How did it all come to exist? Once long ago the whole earth the soil, hills, stones, snow, and ice-just dropped down from above. At first it was impossible to stand up because the sky was so close to the ground-until the first humans and animals who originally lived huddled together below decided to set up pillars, one in each of the four directions, to prop up the sky. But the pillars were not strong enough. They became dis located, causing the world to tilt. Then a pouring rain came down and drowned everything. The islands in the sea where everyone sought refuge tipped over. You can still see the remains of the original creatures’ shells and bones on the island tops today.
We think there must have been another living world underneath us, also supported by four pillars. That’s because of the driftwood we pick up along the shore-it must be all that’s left of the underground forest, the world where we Inuit came from. First, two Inuit men emerged from out of the ground. They were made out of niaqugtack (mounds of earth). They ate of the earth. These two Inuit wanted to reproduce, so one took the other to be his wife-man. The wife-man became pregnant, but when the time came there was no way for the child to get born. So the husband sang a magical song to the pregnant wife-man. The singing made the wife-man’s genital split and the wife man was transformed into a woman. Most of us Inuit descend from the two of them.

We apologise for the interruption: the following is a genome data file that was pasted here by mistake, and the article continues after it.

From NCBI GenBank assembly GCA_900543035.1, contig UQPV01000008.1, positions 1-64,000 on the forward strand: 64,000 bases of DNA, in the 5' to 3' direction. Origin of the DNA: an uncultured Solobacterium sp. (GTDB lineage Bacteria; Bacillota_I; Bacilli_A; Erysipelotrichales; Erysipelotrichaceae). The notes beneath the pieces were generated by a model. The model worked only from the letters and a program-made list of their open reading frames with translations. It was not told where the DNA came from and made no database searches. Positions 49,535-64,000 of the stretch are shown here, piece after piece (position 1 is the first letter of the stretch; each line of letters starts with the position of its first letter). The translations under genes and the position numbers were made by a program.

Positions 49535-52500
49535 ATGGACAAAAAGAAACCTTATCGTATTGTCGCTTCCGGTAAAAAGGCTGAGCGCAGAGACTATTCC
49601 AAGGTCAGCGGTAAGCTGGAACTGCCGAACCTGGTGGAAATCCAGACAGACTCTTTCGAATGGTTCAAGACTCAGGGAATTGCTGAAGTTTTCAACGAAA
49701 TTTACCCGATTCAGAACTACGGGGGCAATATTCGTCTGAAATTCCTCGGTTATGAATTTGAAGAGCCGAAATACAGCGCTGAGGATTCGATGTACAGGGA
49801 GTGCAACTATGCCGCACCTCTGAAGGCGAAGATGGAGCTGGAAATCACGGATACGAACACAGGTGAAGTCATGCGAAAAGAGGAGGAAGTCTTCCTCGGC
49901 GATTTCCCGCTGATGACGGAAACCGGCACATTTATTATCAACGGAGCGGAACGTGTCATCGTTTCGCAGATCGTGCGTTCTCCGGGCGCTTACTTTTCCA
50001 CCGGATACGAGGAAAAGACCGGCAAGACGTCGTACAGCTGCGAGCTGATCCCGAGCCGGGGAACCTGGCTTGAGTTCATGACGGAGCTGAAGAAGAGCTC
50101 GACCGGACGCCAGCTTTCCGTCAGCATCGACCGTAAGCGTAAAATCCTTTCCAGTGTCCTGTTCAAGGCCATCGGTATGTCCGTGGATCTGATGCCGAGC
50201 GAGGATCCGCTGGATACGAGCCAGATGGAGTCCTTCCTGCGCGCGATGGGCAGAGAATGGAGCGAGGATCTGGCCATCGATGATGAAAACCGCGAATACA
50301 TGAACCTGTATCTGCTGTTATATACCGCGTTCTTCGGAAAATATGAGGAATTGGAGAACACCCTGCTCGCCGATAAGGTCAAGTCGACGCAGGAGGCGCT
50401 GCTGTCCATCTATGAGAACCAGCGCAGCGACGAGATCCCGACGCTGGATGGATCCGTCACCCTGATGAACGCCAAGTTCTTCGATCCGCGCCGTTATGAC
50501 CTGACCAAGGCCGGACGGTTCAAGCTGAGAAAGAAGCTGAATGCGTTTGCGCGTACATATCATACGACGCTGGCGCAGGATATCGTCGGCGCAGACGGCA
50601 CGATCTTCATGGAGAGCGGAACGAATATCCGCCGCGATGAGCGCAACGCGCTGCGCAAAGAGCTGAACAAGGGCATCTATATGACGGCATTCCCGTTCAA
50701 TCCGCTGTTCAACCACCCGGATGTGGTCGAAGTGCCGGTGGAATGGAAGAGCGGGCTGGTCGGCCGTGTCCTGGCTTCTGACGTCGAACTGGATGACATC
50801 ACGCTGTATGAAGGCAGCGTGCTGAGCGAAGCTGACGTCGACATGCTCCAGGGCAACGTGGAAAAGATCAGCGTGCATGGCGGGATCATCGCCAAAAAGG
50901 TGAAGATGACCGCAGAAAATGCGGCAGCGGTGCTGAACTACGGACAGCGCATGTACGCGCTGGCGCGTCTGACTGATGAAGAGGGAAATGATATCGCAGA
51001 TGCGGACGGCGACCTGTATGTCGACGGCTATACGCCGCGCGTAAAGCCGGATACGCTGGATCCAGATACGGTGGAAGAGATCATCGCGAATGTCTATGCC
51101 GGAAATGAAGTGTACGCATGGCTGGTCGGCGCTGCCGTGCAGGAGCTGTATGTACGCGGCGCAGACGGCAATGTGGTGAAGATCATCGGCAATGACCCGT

Unfortunately, not all women could get pregnant. They needed to go out in search of children of the earth. Babies came out of the earth, covered with leaves from the snowbanks among the willow bushes. There they lay sprawled out with their eyes closed. They couldn’t even crawl. The women went out in the snow and found the babies. They adopted them and brought them home. They made clothes for them and nurtured them. Soon there were many Inuit populating the world. They needed to get food to eat and fur to protect their bodies, but it was too dark to hunt. All they could get were ptarmigan (grouse like bird) and hare who lived nearby. They would shoot them with the bow and arrow.
Ravens wanted light, too, so they could better find their food, but foxes preferred the dark-the better to pillage the caches where the Inuit people hid their meat. The two got into a big argument. “Qau! Qau! May the light come, may the day come!,” said the raven. “Taaq! Taaq! May it be night, may it be night!,” the fox responded. With these magical spoken words they settled the argument by alternating between the two. And it has been that way ever since.
Now we Inuit realized we needed the help of the animals to hunt. We needed dogs. So a man went out with harnesses in hand and began to stamp on the ground and call out. Suddenly dogs sprang out of tiny little earthen mounds that peaked above the snow. They shook themselves off. From then on men with their team of dogs could track big game-bear and walrus and seal-from much farther away and bring it back home.
Before day and night, there was no death. People jut grew older and older and when they could no longer walk or see, they would just lie down. With death also came the sun, moon, and stars. So now when people die they can go up to heaven and become luminous.
*This story is from Creation Stories: Landscapes and the Human Imagination, by Anthony Avendi